5.) Continue tapping gently all over baby now. Move from trapezius muscles to arms and then to legs and belly. To be playful, you could even do some gentle tapping on their head being mindful of soft spots.
6.) To finish up, gently stroke your palms all over baby, the way you did as you began on their back. Naturally slow the strokes down and allow them to become soft tickles while giving baby some kisses and whispering sweet nothings into their ears. It’s a good idea to whisper into both ears so as to stimulate both sides of their brain. As you finish up, rest your thumbs into baby’s palms applying a soft pressure and then do the same in the arches of their feet.
*This massage is a stimulating one and is recommended for use before play/yoga time rather than as a bedtime calming one. The tapping gently stimulates pressure points in the body which can help boost the immune system and can be used in conjunction with you stating positive affirmations as a way to “program” baby’s body into remembering positive thoughts since muscles have a sense of memory. You could say things like “Mommy loves me!” / “I am soooo happy!” / “Life is wonderful!” / “I am healthy!” etc. in the style of EFT (“emotional freedom technique” … google it!)
There are two bits of instruction, which are not original massage techniques of my own that we use SO often in our Kids Do Yoga Program™ Bring The Baby™ classes. They are Helen Garabedian’s “Heart-Warm Touch” and Jyothi Larson’s Full-Body Baby Massage. I intend to contact the publishers of their books to see if it might be possible to reprint these techniques on this blog post, but in the meantime, I highly recommend getting their books (listed below) and seeing for your self how useful these techniques are. Both books are readily available on Amazon, as well as at other book retailer’s sites and stores. They are both quite modern and have been written in the last 10 years.
I believe both Helen Garabedian and Jyothi Larson lead various workshops and trainings around North America in addition to teaching their regular yoga classes.
1) “Heart-Warm Touch” is a very sweet and simple 7-step process of basically resting your hands over baby and visualizing “limitless loving energy pouring out from your heart and into your hands.” You will find the instructions for this technique on page 70 of Itsy Bitsy Yoga – Poses To Help Your Baby Sleep Longer, Digest Better and Grow Stronger.
2) Full-Body Massage as listed on pages 174-177 in Jyothi Larson’s book Yoga Mom, Buddha Baby is incredibly in-depth and covers, in detail, massage techniques for baby’s chest, shoulder to hip, belly, arms and hands, legs and feet, back, and face as well as outlining nice guidelines for beginning and ending the massage. These techniques were shared with Ms. Larson by a colleague of hers who teaches them to mothers; she is a licensed massage therapist and yoga instructor.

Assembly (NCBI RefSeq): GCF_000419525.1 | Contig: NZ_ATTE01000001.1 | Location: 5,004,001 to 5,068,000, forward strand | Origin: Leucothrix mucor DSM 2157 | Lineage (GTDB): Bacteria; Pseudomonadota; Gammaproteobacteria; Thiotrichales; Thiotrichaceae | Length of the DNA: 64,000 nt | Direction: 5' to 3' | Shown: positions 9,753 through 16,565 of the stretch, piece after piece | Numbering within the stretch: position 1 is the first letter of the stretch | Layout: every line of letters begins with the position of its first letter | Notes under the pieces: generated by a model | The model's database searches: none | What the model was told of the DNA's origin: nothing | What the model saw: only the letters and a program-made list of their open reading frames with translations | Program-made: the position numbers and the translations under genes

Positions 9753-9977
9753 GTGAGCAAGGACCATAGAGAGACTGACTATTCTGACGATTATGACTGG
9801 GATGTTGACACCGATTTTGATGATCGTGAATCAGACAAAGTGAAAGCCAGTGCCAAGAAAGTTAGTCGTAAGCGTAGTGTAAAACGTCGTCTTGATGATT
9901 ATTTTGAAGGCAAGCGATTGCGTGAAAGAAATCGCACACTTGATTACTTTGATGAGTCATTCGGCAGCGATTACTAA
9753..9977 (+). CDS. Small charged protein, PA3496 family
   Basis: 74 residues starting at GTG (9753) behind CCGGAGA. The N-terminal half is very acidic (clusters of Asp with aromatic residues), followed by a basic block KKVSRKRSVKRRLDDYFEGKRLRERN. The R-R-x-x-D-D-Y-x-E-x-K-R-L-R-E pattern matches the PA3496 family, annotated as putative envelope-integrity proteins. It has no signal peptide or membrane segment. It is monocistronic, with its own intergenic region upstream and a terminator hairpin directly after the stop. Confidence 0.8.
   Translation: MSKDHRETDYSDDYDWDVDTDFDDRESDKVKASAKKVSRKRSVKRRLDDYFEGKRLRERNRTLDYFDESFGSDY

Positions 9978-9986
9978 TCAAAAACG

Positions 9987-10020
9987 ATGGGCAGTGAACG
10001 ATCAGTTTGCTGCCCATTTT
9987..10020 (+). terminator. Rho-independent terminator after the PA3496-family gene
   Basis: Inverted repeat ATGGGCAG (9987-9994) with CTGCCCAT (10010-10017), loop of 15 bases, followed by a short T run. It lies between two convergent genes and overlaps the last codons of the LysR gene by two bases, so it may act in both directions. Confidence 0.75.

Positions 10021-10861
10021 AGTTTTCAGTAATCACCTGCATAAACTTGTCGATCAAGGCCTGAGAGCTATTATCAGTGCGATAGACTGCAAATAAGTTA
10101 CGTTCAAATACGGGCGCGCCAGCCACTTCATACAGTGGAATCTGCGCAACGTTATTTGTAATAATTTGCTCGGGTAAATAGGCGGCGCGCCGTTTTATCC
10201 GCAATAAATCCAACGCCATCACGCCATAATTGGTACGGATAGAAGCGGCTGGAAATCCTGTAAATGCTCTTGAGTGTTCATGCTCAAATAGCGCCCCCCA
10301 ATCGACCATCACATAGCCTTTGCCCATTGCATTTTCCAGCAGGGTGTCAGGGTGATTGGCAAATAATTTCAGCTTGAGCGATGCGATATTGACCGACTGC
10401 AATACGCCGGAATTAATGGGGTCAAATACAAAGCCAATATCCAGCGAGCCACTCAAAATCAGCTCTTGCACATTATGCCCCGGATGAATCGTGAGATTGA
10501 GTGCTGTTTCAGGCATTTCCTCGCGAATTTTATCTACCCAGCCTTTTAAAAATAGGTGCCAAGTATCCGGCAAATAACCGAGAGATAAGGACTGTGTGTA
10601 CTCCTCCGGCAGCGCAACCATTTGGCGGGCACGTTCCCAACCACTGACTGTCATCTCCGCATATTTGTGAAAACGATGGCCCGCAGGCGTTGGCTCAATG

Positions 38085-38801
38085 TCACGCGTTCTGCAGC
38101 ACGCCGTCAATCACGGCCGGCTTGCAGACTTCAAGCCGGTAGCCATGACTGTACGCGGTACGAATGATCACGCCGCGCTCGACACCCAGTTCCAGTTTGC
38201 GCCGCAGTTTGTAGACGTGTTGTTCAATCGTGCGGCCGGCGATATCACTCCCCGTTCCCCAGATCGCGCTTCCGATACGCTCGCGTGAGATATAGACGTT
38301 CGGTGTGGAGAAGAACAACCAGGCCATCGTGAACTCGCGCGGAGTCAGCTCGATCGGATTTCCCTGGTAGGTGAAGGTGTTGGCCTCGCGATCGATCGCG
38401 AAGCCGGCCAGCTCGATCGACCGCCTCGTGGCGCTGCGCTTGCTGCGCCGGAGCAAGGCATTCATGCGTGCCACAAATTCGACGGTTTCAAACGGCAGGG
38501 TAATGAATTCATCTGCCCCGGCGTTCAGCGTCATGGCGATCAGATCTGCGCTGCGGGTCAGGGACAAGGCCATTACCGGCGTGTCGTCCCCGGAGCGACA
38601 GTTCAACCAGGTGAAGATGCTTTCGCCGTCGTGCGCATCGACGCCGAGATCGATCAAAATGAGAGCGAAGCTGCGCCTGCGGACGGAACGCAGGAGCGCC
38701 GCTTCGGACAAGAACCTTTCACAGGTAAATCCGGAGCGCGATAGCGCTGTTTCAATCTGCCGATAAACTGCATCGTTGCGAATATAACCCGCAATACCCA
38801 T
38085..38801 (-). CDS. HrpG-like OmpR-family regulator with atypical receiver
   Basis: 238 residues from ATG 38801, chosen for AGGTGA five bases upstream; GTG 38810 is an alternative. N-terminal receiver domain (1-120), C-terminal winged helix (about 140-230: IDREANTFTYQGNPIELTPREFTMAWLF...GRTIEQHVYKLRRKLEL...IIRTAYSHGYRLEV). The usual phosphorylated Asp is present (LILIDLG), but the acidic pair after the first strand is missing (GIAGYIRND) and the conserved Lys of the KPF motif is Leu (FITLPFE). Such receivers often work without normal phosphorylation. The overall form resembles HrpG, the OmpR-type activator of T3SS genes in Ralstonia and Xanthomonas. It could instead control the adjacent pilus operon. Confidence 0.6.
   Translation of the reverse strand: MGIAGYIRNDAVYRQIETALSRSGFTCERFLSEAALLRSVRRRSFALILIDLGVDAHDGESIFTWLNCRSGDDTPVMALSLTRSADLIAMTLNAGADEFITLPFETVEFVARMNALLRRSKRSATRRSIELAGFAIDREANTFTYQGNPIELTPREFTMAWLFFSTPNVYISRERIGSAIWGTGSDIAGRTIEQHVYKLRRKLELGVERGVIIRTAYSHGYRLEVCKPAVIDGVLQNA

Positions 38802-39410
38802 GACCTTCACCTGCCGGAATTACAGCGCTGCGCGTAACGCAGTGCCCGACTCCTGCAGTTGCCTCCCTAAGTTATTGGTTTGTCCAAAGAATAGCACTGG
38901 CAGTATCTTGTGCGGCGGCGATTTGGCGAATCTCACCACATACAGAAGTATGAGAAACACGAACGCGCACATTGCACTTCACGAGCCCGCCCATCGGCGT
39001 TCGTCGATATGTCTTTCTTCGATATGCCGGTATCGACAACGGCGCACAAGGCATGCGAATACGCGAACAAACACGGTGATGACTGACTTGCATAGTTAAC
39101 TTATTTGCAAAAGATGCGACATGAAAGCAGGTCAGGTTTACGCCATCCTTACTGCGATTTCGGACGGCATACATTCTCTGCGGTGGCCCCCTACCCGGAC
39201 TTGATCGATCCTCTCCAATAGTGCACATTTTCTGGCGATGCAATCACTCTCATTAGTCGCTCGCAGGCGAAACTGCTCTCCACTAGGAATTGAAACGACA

RESOURCES FOR BABY MASSAGE:
Itsy Bitsy Yoga … www.itsybitsyyoga.com
Book: Itsy Bitsy Yoga – Poses to Help Your Baby Sleep Longer, Digest Better, and Grow Stronger. I recommend this book as a great guide for parents of babies wanting to do yoga actually for the baby – which is something I strive for in our Bring The Baby™ classes: babies actually experiencing yoga in their own bodies, not just observing adults / older siblings doing yoga. This book is filled with sweet songs and playful approaches to yoga for babies, as well as developmentally appropriate takes on traditional yoga postures and developmental tips and guidelines that will give you confidence as you explore yoga with your baby.
Yoga Mom, Buddha Baby a book by Jyothi Larson & Ken Howard …
This was the first baby yoga book I ever found, and was my go to for inspiration in my own practice after the birth of my own baby. It is a great resource for a new mom wanting to find a way to practice at home with baby and it is supportive enough so that you don’t have to go out of your way to get to a class, which can sometimes be quite difficult with a new baby. You can simply pop open the book when you and baby are feeling up to it and voila – it’s yoga time! For more information on baby massage and yoga with baby from a seasoned teacher’s point of view, I recommend getting yourself this book!
YouTube … type in “baby massage” / “infant massage” and you’re sure to get plenty of video demonstrations!
LOCAL RESOURCES FOR THE LAS VEGAS AREA:
Well Rounded Momma … www.wellroundedmomma.com
Greenspun Womens Care Centers … www.strosehospital.org